If you’re a baby boomer, you know what D-Day was and what it stands for. If you’re younger, probably not so much. The tragic dearth of history, both global and domestic, in US classrooms has led to broad ignorance on more topics than I can count. On D-Day, June 6, 1944, more than 150,000 men were carried across the English Channel to begin wresting France from the hands of the National Socialist German Workers Party, more popularly known as the “Nazis.” Mother Nature had actually delayed the crossing by a day. Thousands of Allied troops died; thousands of Nazis died. Thousands of French civilians died. Some of the lesser known heroes that day were weathermen.
“More than a year in the planning, D-Day was originally set to start on 5 June, judged to be the most likely date to combine calm seas, a full moon and low water at first light. However, storms meant it was delayed by 24 hours to 6 June.”
A British squadron and a Scottish weatherman had flown missions across the ocean in order to get information about prevailing weather. In those days, weather forecasts relied on human assessments more than today. Had the invasion date not been changed, things might have worked out differently for all involved:
“Group Captain James Martin Stagg, from Dalkeith near Edinburgh, was the chief meteorological adviser who persuaded US General Eisenhower to change the date of the Allied invasion.
Stagg not only predicted a storm on 5 June 1944, but made the vital forecast that the weather would break for long enough the following day to allow Operation Overlord to go ahead.
Some of the data that helped inform Stagg’s decision came from a little-known RAF squadron operating on Tiree [Scotland].”
One of the most iconic photos of the D-Day landings came from Coast Guard Chief Photographer’s Mate Robert F. Sargent. The Coast Guard is not quite as high profile as other military entities in the US, but had it not been for combat photographers and reporters embedded with troops, we would not have the wealth of information we have about D-Day. A press release accompanied Sargent’s photograph, and, as LT Stephanie Young recounts the release at the link to the Coast Guard site above, the details provided give an idea just how brave all those men were that day. Sargent’s photo captioned “Into the Jaws of Death” is often featured by media and historians in their accounts of D-Day.
It would take roughly three months for Allied troops to liberate Paris. The site Newspapers.com has a great deal of material about D-Day reports contained in the original publications.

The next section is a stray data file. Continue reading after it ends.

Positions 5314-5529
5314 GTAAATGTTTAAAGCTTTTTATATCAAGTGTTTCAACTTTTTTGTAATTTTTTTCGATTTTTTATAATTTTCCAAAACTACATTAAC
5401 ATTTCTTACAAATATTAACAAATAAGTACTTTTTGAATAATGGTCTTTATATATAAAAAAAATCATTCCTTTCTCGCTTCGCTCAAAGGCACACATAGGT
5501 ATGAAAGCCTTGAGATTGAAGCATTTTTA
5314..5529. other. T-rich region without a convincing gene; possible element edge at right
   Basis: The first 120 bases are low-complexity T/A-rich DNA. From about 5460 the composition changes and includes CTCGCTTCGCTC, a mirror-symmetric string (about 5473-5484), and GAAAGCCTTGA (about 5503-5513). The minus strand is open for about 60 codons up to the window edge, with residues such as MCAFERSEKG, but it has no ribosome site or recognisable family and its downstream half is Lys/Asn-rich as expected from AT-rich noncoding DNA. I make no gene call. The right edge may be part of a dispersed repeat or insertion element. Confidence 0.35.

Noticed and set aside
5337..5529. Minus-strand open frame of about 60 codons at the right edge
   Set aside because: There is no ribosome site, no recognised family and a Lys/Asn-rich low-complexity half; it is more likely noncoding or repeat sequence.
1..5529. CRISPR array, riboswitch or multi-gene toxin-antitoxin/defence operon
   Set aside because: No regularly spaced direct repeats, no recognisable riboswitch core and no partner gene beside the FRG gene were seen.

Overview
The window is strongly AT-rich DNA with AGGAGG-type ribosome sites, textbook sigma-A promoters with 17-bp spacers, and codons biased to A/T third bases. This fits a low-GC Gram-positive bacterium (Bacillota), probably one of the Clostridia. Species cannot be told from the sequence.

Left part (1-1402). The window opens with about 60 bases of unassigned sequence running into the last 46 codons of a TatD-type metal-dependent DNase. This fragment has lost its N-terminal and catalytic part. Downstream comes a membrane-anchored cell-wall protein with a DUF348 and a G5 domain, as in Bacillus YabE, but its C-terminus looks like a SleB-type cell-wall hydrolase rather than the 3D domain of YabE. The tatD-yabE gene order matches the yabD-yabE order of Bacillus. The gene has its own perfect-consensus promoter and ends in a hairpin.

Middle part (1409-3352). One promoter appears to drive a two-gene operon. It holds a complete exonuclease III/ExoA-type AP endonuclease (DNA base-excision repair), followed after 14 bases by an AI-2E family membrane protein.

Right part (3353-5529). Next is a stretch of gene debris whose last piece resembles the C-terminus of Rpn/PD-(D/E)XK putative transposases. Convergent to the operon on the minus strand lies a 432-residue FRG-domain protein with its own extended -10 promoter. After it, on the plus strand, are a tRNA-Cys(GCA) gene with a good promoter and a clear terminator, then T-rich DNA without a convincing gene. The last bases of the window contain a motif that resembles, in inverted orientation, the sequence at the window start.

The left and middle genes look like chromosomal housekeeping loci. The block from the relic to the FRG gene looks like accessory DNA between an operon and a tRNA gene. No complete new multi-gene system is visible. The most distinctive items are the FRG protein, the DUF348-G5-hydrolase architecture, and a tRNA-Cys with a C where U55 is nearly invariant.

One of the best repositories of information on D-Day and many other historic events is the US Library of Congress. Everything from oral histories to political cartoons can be found there.
In stories I heard as a girl from family members and others who had served in the war, a recurring theme rested on US reluctance to enter World War II. After all, the “war to end all wars”, World War I, had ended less than 25 years ago and the US was just emerging from “the Great Depression.”
War has long been a topic artists in all genres have addressed. War chants in antiquity, epic works praising warriors, even ancient paintings in countries far away have captured the sense of heroics and sacrifice war levies on society regardless of the actors’ political positions. D-Day was a day that captured heroics alongside French turf, that tested even the most battle-hardened soldier, that truly sent troops forward into the “Jaws of Death.”
The Poetry Foundation selected poems about World War II—the poems written during that era were written when poets still wrote verses people of different educational levels could comprehend. It was a poem that helped shape my perspectives on war. W. H. Auden’s “September 1, 1939” is probably one of the most widely read such poems, so popular even the late president Lyndon B. Johnson paraphrased it (without credit to the poet). One of the verses in particular I still turn over in my mind. I realize Auden had inside him the hope we all do, that one day war will be unnecessary. The line that haunts me most isn’t the well-known line, “We must love one another or die.”
The lines that creep into my consciousness from time to time, because they contradict themselves when the history of the human race is considered, are these:
“There is no such thing as the State/And no one exists alone.”
Auden, by the way, came to hate that poem.
(Kay B. Day/June 5, 2019)
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